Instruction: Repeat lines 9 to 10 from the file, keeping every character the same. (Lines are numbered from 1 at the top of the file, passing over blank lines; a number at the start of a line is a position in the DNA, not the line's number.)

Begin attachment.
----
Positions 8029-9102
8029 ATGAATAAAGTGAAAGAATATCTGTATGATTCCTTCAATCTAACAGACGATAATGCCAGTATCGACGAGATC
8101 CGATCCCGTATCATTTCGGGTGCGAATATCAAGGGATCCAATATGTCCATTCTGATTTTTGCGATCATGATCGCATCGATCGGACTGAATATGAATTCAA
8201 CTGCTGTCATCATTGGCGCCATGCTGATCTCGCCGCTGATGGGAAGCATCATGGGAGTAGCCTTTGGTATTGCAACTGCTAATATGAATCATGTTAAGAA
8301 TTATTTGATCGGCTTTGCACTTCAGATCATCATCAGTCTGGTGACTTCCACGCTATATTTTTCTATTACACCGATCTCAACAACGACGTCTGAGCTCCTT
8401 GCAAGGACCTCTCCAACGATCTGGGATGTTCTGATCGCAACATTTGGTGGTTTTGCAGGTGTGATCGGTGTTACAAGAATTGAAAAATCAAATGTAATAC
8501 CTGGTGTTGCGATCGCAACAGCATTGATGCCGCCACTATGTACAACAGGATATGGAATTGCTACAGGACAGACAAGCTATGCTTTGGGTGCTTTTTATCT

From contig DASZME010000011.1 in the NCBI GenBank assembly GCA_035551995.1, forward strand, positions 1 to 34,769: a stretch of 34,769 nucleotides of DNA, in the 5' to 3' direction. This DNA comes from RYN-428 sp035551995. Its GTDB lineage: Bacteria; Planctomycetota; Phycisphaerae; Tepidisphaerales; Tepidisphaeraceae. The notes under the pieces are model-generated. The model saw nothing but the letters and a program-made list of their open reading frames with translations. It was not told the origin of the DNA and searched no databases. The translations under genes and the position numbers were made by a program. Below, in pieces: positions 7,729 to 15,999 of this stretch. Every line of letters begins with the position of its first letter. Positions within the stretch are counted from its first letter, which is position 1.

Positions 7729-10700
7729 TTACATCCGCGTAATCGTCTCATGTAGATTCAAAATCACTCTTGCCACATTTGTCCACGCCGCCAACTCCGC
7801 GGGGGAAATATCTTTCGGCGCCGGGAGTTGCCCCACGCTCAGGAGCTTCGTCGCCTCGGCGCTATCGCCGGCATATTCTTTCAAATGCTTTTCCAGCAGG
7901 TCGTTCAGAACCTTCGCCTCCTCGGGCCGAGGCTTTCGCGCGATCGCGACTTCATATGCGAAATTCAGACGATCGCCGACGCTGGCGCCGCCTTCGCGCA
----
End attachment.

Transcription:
Positions 7729-10700
7729 TTACATCCGCGTAATCGTCTCATGTAGATTCAAAATCACTCTTGCCACATTTGTCCACGCCGCCAACTCCGC